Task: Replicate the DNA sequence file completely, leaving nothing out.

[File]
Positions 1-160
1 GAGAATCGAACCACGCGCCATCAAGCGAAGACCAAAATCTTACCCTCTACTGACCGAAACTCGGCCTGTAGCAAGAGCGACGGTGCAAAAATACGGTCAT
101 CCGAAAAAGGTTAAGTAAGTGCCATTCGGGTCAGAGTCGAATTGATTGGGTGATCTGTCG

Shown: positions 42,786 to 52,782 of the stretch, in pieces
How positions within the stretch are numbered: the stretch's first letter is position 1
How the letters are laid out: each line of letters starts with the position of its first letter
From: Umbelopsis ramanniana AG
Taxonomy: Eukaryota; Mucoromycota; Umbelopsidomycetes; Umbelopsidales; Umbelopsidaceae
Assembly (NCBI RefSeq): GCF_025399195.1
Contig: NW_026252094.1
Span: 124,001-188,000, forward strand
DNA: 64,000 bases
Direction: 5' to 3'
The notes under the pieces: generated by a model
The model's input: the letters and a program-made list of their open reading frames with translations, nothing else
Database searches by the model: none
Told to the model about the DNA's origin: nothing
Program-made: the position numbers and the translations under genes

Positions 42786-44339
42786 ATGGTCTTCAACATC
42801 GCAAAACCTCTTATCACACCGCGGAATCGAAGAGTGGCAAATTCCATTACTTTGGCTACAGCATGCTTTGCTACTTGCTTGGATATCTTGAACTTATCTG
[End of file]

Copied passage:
Positions 1-160
1 GAGAATCGAACCACGCGCCATCAAGCGAAGACCAAAATCTTACCCTCTACTGACCGAAACTCGGCCTGTAGCAAGAGCGACGGTGCAAAAATACGGTCAT
101 CCGAAAAAGGTTAAGTAAGTGCCATTCGGGTCAGAGTCGAATTGATTGGGTGATCTGTCG

Shown: positions 42,786 to 52,782 of the stretch, in pieces
How positions within the stretch are numbered: the stretch's first letter is position 1
How the letters are laid out: each line of letters starts with the position of its first letter
From: Umbelopsis ramanniana AG
Taxonomy: Eukaryota; Mucoromycota; Umbelopsidomycetes; Umbelopsidales; Umbelopsidaceae
Assembly (NCBI RefSeq): GCF_025399195.1
Contig: NW_026252094.1
Span: 124,001-188,000, forward strand
DNA: 64,000 bases
Direction: 5' to 3'
The notes under the pieces: generated by a model
The model's input: the letters and a program-made list of their open reading frames with translations, nothing else
Database searches by the model: none
Told to the model about the DNA's origin: nothing
Program-made: the position numbers and the translations under genes

Positions 42786-44339
42786 ATGGTCTTCAACATC
42801 GCAAAACCTCTTATCACACCGCGGAATCGAAGAGTGGCAAATTCCATTACTTTGGCTACAGCATGCTTTGCTACTTGCTTGGATATCTTGAACTTATCTG